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Talking Points: How to Talk to Consumers About the Transaction, Contracts and the Coronavirus

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Updated on April 1, 2020

UPDATE: On Saturday, March 28, the U.S. Department of Homeland Security Cybersecurity and Infrastructure Security Agency (CISA) updated its list of essential services during the coronavirus (COVID-19) crisis and expressly included residential real estate. Since Governor Newsom’s March 4, 2020 order incorporates this list, the order now includes residential and commercial real estate, including settlement services, as essential services in California. However, if a city or county has an order with a more restrictive standard regarding what qualifies as an essential service, or more restrictions on activities, those guidelines will still govern the activities of a licensee. 

Notwithstanding this new development, all real estate licensees must take into account the health and safety of their clients and fellow licensees, and follow the existing protocols for protecting against the spread of COVID-19. If such health safeguards and protocols are not followed, the rule for the state could easily change to stop or restrict all real estate activity.

To that end, in conformity with current health guidelines, real estate licensees should follow all CDC and local health mandates.

1. No open houses should be held.
2. Showings should be done virtually, if at all possible.

For more information, see C.A.R.'s Guidelines for Best Practices.

Key Talking Points


Expanded Talking Points


The Residential Listing Agreement and marketing properties

  • A seller’s legitimate concerns about strangers entering their property would most likely be a good faith objection to the Residential Listing Agreement (RLA)

    • You see, the RLA establishes the basic duties of the broker and seller in marketing a property with Paragraph 7A authorizing the broker to market the property by any method, and paragraph 7B states that the seller agree to make the property available for showings, but that obligation is limited by the seller’s duty to act in good faith to accomplish the sale of the property.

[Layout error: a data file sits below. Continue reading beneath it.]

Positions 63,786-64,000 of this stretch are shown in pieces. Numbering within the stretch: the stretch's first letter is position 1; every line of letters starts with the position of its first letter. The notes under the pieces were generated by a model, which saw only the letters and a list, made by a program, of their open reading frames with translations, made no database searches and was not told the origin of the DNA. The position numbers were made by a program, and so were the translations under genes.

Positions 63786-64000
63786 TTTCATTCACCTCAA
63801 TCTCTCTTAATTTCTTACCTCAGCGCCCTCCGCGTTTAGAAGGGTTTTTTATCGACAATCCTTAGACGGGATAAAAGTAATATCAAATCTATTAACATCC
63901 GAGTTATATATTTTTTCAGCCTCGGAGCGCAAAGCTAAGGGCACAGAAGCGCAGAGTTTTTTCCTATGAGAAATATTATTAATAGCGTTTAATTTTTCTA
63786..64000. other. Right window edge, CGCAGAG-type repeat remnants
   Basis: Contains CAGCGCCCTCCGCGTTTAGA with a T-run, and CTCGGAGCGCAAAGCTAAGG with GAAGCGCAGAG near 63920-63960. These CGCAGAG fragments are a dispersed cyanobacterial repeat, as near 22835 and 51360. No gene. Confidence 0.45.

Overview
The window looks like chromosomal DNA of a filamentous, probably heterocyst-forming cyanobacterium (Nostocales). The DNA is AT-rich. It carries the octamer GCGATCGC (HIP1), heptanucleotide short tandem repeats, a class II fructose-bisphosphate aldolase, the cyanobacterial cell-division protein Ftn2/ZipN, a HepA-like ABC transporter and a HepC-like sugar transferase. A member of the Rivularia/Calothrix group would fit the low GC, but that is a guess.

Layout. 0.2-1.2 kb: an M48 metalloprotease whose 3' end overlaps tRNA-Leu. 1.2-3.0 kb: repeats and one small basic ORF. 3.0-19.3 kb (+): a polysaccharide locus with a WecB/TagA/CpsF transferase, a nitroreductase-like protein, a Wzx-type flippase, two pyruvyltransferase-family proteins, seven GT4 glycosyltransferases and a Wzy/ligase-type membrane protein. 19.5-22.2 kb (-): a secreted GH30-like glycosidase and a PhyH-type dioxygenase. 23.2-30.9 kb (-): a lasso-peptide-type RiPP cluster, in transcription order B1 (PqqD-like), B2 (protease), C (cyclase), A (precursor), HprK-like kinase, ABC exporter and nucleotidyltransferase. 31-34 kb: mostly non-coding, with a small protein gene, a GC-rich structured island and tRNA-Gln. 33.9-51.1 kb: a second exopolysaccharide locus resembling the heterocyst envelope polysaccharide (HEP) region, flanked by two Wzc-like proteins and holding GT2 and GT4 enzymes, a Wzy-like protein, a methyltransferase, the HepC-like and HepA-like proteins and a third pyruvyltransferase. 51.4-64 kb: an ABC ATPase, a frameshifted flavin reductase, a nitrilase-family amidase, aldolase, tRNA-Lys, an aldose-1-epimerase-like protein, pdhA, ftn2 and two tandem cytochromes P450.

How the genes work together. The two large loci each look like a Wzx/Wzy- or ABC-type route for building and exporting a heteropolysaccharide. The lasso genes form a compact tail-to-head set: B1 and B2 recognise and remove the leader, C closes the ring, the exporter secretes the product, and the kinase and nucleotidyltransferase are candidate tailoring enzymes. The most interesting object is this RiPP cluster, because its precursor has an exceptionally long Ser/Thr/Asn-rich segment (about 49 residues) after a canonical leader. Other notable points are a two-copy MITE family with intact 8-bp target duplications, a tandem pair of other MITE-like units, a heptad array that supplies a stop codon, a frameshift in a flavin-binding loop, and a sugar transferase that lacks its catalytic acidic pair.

• Therefore, if a property owner wants limited access to their property, the RLA, the broker’s marketing plan and the right to conduct open houses should be amended and signed by the seller, in writing.


Unique coronavirus issues & the real estate industry

  • The more things change, the more they stay the same: Do NOT Discriminate!

    • Fear and anxiety could lead to social stigma and potential discrimination but as REALTORS®, we know, and we’re proud of our obligations under the Fair Housing Act and California’s own fair housing laws and we will not discriminate against any particular segment of the population. 

    • While the coronavirus outbreak began in Wuhan, China, that does not provide a basis for treating Chinese persons or persons of Asian descent — or any person travelling from any other country differently.

    • The Travel Levels and Warnings issued by the CDC can be found at

    • As we discussed earlier, our brokerages have the discretion to permit their agents to ask screening related questions about travel. Remember, it’s the CDC that advises travelers returning from abroad to monitor their health and limit interactions with others for 14 days after returning from anywhere in the world. 


Transactions, contracts and the coronavirus: Domestic

  • The coronavirus has hit the financial markets hard and investors, including many REALTORS®, have investments that lost much of their value — but that does not, in and of itself, provide grounds for a buyer or seller to cancel a contract…

    • Unless said contract is contingent upon that value being maintained. Note, however, that the C.A.R. Residential Purchase Agreement does not contain such a preprinted contingency. 

    • In fact, the contract specifically states — in the last sentence in paragraph 3J(2) — that the buyer’s contractual obligation regarding deposit, balance of down payment and closing costs are not contingencies. 

    • Others are saying that a “force majeure” — or the “Acts of God” clause — allows them the right to cancel a real estate contract in California. But California Civil Code — Section 1511, paragraph 2 — provides that performance of an obligation is excused when it is prevented or delayed by an irresistible, superhuman cause unless the parties have expressly agreed to the contrary. The C.A.R. contract does not have such a clause.

    • What is unclear is whether the extraordinary circumstance surrounding COVID-19 is considered by law a circumstance warranting if not complete failure of performance then at least a delay in performance. 

    •  What is clear, given the uncertainty, is that the buyer and seller are encouraged to discuss alternatives to timely performance and reach a voluntary amendment during this period of state and national emergency, if necessary.